Recently, I have had several conversations with clients regarding the residency of their trusts and the uncertainty surrounding their determination. Estate planning typically utilizes various types of trusts as the vehicle to achieve the efficient transfer of wealth to the intended beneficiaries of the grantor or settlor. While the transfer of wealth has always been the primary purpose of estate planning, the minimization of taxes, both federal and state, has also been a consideration when determining the type of trust created and the situs and residency of the trust. Below, I will address the factors influencing where a trust may be resident for purposes of state taxation.
When creating trusts as part of their estate planning, most individuals think locally by creating a trust that is governed by the laws of the state where they reside. They also look to local banking relationships or other trusted business advisors when selecting fiduciaries to oversee the administration of the trust. The situs (the technical term for where a trust is located for legal purposes) of trust assets generally follows the fiduciary administering the trust. These factors could influence the determination of the state where the trust is resident. Taking these items into consideration at the time the trust is created could avoid costly state tax ramifications in the future.
The residency of a trust determines where the income of the trust will be subject to state taxation. The rules governing the residency of the trust can be different from state to state. For example, some states will look to the residency of the grantor or settlor at the time that the trust was created to determine whether the trust is a resident trust. Other states will look to the location of the fiduciary and administration of the trust to determine residency.
The issue of where a trust is resident has been the subject of recent litigation that has altered the landscape of determining a trust’s residency. For example, Delaware, New Jersey, New York, and Pennsylvania are among the states that look to the residency of the grantor/settlor creating the trust to determine the residency. However, even within these states there are differences to determining residency. While New Jersey and New York look to the location of the trustee and trust assets to determine the taxability of a resident trust, this is no longer the case for Pennsylvania.
Prior to the McNeil decision by the Pennsylvania Commonwealth Court in 2013, the residency of the grantor/settlor was the sole driving force in determining the residency of a trust for Pennsylvania personal income tax purposes. In McNeil, the Court looked to other factors to determine residency. The Court noted that because the trust lacked sufficient contact with Pennsylvania, other than the residency of the grantor at the time the trust was created, Pennsylvania did not have the authority to subject the income of the trust to the personal income tax.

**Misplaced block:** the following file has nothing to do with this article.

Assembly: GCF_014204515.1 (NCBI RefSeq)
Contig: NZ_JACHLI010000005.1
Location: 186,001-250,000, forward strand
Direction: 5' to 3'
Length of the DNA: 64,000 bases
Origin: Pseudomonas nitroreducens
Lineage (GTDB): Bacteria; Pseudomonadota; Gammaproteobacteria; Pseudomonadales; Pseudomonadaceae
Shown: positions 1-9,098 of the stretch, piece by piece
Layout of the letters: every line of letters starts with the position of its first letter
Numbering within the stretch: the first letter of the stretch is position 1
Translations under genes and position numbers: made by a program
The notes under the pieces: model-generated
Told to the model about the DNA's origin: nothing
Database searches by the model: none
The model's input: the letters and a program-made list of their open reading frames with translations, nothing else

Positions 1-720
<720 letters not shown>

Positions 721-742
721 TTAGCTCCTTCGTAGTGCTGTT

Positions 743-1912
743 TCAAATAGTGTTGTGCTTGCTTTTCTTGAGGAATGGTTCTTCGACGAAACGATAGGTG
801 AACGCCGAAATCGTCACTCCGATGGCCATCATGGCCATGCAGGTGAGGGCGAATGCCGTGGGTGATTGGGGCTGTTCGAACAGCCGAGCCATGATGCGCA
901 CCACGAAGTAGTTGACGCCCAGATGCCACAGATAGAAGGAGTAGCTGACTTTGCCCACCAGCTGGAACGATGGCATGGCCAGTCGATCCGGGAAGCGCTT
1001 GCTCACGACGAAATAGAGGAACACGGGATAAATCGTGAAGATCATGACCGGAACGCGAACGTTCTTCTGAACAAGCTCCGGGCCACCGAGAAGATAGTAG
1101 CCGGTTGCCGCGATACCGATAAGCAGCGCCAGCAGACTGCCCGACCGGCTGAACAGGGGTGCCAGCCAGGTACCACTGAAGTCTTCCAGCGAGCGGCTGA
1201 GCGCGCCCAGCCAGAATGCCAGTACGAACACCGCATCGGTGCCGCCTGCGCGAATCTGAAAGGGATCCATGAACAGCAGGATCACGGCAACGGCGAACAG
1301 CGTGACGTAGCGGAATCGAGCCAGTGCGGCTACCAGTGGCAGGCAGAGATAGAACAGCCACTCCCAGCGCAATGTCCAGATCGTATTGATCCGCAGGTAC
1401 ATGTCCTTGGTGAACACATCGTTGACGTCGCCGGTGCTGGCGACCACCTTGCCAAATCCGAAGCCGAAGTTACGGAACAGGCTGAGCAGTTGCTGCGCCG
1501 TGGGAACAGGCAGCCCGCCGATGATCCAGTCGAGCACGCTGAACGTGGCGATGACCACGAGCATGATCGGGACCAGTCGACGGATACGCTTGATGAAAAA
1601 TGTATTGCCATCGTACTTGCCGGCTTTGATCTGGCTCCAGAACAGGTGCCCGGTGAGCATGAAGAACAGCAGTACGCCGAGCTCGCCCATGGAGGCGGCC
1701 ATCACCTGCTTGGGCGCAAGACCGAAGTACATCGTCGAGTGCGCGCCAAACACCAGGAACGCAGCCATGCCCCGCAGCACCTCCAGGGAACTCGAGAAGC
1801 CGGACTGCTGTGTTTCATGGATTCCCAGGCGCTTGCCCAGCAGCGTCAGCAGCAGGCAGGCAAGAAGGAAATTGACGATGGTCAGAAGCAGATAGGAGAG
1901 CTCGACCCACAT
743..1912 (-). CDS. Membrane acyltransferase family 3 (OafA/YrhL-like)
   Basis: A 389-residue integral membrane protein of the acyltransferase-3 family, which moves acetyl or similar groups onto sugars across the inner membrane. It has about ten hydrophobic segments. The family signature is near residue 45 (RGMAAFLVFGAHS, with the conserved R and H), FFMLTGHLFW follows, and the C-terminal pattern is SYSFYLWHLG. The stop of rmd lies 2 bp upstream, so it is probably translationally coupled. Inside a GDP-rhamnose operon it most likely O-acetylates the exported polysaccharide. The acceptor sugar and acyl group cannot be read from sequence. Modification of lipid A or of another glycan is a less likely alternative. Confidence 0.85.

When creating a trust, consider which state laws it will be governed by, as well as the location and type (intangible investments versus an interest in a pass-through operating business) of the assets. It is also important to note that it may be possible to change the residency of an existing trust to a more favorable state depending on the state rules for determining residency as well as the type of asset held by the trust. For example, income generated from a pass-through business owned by a trust will be subject to state income tax in the state where the business is located and doing business.
Grantors are no longer restricted from creating trusts that have a different residency than their own. As a result of the McNeil decision, Pennsylvania grantors/settlors must be aware of the factors that can now influence the outcome of where their trusts are resident as a means of minimizing state income taxes paid by either the trust or its beneficiaries. The residency of a trust can matter and requires proper consideration at the time the trust is created to avoid unnecessary state tax implications in the future.
Estate planning can often be a difficult path to navigate, and state and local tax considerations can add an additional layer of complexity. Please reach out if you have questions or would like assistance with your estate planning matters.
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